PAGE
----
The Falcons Malteser
by Anthony Horowitz
The same Anthony Horowitz who brought us the adventures
of a 14-year-old spy named Alex Rider (soon to be a motion picture called Stormbreaker
), also wrote a series of juvenile hardboiled-detective novels starting in the 1980s. This book is one of these Diamond Brothers Mysteries Im not sure what order they were written in, because at this writing I havent got hold of all of them. But thanks to the dedication of this books 1995 reissue, and the miracle of internet research, I have learned that there was a TV movie and a six-episode series on the BBC in the early 1990s. (Tragically, but interestingly, the book is dedicated to actor Dursley McLinden, who played elder brother Tim Diamond in the movie and series, before his 1995 death at age 30.)
What, you may ask, besides a connection to an actor named Dursley, should make this book appeal to Harry Potter fans? Lots of things, I may answer. Let me name a few of them. First, show me 10 kids who have made-believe they were wizards, and I will show you 12 who made-believe they were detectives (or spies, for that matter). I myself was a big-time mystery buff when I was in the age range targeted by the Diamond Brothers series I didnt get into fantasy so much until I was an adult. Part of that may be that juvenile fantasy has only really taken off in a big way since J.K. Rowling opened the field; young readers mystery is as old as the Hardy Boys and Nancy Drew. To say nothing of Encyclopedia Brown...
Second, to continue my argumentative streak and further delay telling you about this book, the Diamond Brothers mysteries deliver many of the same kinds of pleasure as the Harry Potter books. At age 13, Nick Diamond (whose real last name is Simple) is practically an orphan bearing in mind, of course, that his parents are still alive. They were moving to Australia, but he ditched them at the airport and went back to live with his considerably older brother Tim (whose real first name is Herbert). He is a clever, brave boy who has no one to rely on but himself, and he is used to hardship. He is also witty, resourceful, and possessed of a happy combination of a strong will to survive and a talent for doing so in the most perilous situations you can imagine.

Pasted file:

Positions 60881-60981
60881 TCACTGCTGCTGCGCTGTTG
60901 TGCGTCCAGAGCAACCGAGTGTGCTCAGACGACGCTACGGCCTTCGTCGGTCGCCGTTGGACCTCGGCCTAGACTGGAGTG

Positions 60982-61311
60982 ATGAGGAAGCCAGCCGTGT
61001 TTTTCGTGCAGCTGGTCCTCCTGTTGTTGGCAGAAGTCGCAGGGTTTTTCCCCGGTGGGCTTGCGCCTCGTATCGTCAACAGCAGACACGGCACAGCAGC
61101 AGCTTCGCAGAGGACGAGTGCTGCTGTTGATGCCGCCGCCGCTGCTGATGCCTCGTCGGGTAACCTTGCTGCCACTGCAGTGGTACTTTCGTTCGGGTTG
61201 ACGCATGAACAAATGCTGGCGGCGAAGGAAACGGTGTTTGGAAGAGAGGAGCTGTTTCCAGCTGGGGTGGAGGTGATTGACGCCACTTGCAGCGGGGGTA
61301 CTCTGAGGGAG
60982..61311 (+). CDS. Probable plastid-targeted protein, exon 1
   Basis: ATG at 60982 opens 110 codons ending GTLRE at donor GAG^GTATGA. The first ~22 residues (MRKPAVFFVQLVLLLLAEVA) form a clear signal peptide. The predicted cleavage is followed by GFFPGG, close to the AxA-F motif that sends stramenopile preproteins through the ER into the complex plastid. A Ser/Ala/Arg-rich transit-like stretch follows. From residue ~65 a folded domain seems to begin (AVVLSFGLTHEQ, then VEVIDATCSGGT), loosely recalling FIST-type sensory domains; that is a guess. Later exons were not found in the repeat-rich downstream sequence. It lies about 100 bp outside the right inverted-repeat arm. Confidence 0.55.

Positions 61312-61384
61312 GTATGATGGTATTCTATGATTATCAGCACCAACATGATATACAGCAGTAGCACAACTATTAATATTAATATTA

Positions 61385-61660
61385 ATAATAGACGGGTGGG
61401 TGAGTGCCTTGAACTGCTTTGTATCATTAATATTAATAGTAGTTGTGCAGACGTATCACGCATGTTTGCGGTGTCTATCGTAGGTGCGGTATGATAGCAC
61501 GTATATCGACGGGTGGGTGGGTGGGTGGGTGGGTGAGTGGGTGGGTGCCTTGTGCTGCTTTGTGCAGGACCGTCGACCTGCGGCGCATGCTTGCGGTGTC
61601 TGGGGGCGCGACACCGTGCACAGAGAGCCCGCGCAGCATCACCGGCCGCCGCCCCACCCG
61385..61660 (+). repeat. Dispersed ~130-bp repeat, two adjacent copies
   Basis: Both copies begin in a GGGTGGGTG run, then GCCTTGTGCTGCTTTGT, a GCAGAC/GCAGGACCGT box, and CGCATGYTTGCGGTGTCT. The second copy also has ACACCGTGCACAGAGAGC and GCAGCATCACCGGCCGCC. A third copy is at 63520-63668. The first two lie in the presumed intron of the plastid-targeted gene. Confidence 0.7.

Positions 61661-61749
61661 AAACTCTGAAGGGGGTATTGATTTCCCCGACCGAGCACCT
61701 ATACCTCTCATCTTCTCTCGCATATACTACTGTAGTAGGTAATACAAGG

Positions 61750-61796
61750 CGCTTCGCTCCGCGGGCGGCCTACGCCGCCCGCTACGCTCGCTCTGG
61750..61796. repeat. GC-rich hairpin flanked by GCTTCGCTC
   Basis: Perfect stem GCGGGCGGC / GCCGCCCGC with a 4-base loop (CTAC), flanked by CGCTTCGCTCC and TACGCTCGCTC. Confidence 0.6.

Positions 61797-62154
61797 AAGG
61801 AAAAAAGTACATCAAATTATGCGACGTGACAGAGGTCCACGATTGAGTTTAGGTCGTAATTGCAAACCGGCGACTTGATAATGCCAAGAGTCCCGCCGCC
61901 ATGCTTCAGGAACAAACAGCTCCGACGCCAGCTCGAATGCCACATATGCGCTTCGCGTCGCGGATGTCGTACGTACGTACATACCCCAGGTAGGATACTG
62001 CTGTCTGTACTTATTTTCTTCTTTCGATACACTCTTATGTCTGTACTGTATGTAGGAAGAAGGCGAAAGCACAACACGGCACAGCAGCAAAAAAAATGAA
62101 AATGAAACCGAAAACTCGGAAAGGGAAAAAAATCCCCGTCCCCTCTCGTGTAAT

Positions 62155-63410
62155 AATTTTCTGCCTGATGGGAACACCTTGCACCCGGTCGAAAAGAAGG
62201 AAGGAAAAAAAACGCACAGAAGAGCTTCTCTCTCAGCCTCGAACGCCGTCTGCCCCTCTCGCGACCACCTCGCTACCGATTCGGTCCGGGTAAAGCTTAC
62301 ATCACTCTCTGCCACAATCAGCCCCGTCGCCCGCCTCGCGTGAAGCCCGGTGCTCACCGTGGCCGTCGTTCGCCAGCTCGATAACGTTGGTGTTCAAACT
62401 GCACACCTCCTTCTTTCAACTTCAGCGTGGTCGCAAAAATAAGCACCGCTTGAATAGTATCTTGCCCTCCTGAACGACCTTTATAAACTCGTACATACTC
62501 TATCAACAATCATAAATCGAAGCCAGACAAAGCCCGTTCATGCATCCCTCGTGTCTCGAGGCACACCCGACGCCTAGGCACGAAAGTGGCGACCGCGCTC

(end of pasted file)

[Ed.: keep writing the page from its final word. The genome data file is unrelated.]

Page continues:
Third, did I mention that one of the ambiguous adult figures in Nicks life a police detective who is not altogether friend, nor altogether enemy is named SNAPE?
Cha-ching. Look out, Amazon. Theyre coming for the Diamond Brothers.
And now, a bit about the actual book. For those of you who missed it, The Falcons Malteser is a pun on The Maltese Falcon by Dashiell Hammett. Americans wouldnt necessarily know this, but Maltesers are like the British equivalent of the candy known as Whoppers in the U.S. From the pun on the title page, the book relentlessly spoofs (in a good-natured way) the whole genre of hard-boiled fiction and film noir. It features a master criminal known as the Fat Man (who is actually skeletally thin), a cabaret singer named Lauren Bacardi, and a flamboyantly deadly couple named Gott and Himmell. There are hidden diamonds, a secret key, assassination attempts, a couple of dead bodies (including a dwarf), cops who show up just on time to catch the good guys looking guilty, a couple of Casablanca in-jokes, and a frantic chase through Selfridges.
And to say that the Diamond Brothers are on the case would be exaggerating. Older brother Tim, who is actually a Private Eye, is the bumblingest detective who ever got gum stuck to his shoe. All the brains in the family went to Nick and all the guts, too. Hell need to use both if he wants to keep them intact and keep Tim alive too and have a chance at a $5 million payoff.
My only quibble is that, for some mysterious reason, the characters keep talking about dollars rather than pounds though the story is both written and set in London. Either Mr. Horowitz or his American editor should trust their American readers more. If we can make change in sickles and knuts, we can surely cope with pounds.
Nevertheless, this is a funny, action-packed, thrill-a-minute book with heroes you will like and villains you will love to hate. The mystery may or may not keep you guessing to the end; after following Harry Potter for a while, youre probably pretty good at reading clues. But the humor, the characters, and the action will keep you turning pages and leave you wanting to read the next Diamond Brothers Mystery you can get your hands on.
Recommended Age: 12+
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